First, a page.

Sandwiched between the Simonsberg and Drakenstein mountains, just outside of Stellenbosch, lies the Banghoek Valley.
It’s a region of wildly divergent aspects and slopes, of vineyards planted on mountain folds. It has a fascinating history too: one of the freed slave landowners, hippos languishing in the Berg River and of silver mine subterfuge.
Another chapter has just been added to this on-going saga. Enter the Banghoek Collective, a group of the area’s winemakers who have banded together in a bid to showcase their wines and valley.
You can’t talk about the Banghoek without mentioning its beauty. As I drive up Helshoogte Pass, mountain ridges and koppies swell and disappear like an ocean bearing current. Twists and turns reveal new views to be dazzled by, as the wine estates rise up amongst the rock and fynbos curves.
The collective is being launched today at Oldenburg Vineyards. Pulled together by wine woman extraordinaire, Ann Ferreira, she says: “I had the idea from Cape Wine last year, when we did something similar—it’s nothing official but I just thought we’ve got to do something to help people understand that it’s a geographic area and that every producer here has something different to offer. It’s also relatively unknown—the big guys, Tokara, Thelema, and Delaire are well known and are making fabulous wines, but there’s more to experience.”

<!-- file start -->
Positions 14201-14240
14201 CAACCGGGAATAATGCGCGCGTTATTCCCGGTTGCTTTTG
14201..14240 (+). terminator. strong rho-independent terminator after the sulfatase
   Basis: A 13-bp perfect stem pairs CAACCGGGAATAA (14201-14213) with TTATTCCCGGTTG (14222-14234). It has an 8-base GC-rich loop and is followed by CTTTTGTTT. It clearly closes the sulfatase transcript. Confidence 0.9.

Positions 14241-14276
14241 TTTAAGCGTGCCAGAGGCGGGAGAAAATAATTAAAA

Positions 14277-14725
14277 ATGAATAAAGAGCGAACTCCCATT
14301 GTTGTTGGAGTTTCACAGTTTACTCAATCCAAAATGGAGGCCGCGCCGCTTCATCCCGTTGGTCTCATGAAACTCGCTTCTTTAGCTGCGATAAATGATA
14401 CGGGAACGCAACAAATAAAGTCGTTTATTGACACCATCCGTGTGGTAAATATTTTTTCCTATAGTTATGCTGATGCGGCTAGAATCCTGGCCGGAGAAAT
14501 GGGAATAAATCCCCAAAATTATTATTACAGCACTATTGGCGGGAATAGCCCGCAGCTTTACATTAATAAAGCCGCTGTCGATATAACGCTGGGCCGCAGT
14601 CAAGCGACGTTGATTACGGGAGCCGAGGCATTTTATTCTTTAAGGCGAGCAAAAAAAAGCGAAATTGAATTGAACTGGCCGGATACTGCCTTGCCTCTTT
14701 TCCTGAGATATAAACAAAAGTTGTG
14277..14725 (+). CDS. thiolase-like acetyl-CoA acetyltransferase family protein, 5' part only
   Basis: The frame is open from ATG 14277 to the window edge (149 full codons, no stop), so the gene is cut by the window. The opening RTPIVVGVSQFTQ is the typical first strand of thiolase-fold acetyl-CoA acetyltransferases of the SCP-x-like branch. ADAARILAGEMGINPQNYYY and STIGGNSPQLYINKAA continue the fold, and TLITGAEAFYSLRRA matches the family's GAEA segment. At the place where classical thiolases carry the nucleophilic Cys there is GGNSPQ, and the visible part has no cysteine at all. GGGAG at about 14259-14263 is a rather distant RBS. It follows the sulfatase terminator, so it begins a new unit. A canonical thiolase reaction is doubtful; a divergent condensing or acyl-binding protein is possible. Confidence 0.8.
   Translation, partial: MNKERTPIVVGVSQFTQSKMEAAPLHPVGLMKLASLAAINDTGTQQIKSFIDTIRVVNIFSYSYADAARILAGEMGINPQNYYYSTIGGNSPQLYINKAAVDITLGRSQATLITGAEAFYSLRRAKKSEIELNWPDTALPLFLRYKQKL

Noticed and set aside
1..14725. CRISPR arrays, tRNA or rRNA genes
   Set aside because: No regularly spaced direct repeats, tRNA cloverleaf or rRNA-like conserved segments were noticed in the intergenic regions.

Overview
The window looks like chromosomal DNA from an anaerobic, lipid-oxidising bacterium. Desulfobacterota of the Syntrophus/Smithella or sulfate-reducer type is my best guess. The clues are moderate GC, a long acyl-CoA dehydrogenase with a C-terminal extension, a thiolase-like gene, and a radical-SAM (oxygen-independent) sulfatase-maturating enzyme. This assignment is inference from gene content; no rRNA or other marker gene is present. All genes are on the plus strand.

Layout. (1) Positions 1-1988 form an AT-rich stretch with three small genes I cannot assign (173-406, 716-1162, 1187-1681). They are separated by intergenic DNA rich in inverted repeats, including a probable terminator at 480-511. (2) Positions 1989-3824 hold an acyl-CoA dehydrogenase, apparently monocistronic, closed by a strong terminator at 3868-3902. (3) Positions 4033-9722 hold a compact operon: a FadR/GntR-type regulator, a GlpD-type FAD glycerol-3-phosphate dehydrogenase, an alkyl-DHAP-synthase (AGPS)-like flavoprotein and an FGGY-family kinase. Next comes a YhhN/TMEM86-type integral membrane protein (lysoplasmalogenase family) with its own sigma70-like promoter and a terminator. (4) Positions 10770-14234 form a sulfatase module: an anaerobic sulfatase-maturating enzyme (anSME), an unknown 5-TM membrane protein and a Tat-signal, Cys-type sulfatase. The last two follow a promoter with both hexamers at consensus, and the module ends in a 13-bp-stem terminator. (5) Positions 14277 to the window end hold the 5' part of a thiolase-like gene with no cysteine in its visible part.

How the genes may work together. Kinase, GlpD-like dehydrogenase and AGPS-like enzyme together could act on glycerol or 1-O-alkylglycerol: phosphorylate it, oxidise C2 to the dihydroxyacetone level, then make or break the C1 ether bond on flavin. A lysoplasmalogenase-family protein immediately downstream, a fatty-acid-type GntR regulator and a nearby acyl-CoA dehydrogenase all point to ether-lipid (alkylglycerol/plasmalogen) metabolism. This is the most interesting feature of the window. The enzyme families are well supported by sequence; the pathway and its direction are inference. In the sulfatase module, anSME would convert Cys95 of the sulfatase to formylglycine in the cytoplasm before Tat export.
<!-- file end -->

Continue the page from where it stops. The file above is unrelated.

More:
In the collective are Bartinney, Capensis, Delaire Graff, Erika Obermeyer Wines, Hogan Wines, Miles Mossop Wines, Oldenburg Vineyards, Thelema, Tokara, Vuurberg and Zorgvliet. Their respective winemakers are gathered on the stoep of Oldenburg’s manor house, glasses of the valley’s produce in-hand as we settle into the tasting.
I select a glass of the Oldenburg Chardonnay 2018 to start with. It’s cool and crystalline with grapefruit and lemon aromas and a hint of salted caramel. Winemaker of Oldenburg, Nic van Aarde stands up and says: “This valley creeps into you. When I drove here for my interview, I was wondering if I was doing the right thing—leaving a big, established brand, to work at a smaller, boutique estate. I saw this view of the Rondekop [round mountain] and I was mesmerised. I knew instinctively then it was the right move.”
This feeling that he was on to something special was cemented on walks around the farm with owner, Adrian Vanderspuy. “There are patches of Table Mountain sandstone that have purple granite inside when you break open the clumps. It’s very rare.”
“Banghoek is the coolest Wine of Origin ward in the Stellenbosch area,” says Tokara’s famed viticulturist Aidan Morton to the gathered crowd.